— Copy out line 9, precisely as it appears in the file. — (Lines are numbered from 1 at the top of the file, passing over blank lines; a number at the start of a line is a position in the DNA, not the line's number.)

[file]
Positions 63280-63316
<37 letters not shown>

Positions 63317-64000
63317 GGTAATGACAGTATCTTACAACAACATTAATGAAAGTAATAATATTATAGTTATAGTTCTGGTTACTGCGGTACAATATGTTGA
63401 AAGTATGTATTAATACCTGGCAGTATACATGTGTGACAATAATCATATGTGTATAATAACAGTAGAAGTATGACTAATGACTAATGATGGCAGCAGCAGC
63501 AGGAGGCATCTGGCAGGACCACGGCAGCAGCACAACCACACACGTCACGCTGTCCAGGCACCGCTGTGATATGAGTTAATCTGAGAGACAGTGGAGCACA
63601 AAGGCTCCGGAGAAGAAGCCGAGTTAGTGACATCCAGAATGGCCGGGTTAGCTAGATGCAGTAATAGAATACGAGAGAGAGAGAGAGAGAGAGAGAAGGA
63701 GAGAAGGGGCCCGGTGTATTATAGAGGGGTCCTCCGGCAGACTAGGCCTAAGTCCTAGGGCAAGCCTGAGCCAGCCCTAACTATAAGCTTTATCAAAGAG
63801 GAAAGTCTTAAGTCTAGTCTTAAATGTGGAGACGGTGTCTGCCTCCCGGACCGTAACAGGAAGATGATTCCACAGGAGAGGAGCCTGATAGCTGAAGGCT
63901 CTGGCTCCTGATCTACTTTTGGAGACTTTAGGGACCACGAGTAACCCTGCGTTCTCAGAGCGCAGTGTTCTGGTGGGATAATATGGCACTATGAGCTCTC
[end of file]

63801 GAAAGTCTTAAGTCTAGTCTTAAATGTGGAGACGGTGTCTGCCTCCCGGACCGTAACAGGAAGATGATTCCACAGGAGAGGAGCCTGATAGCTGAAGGCT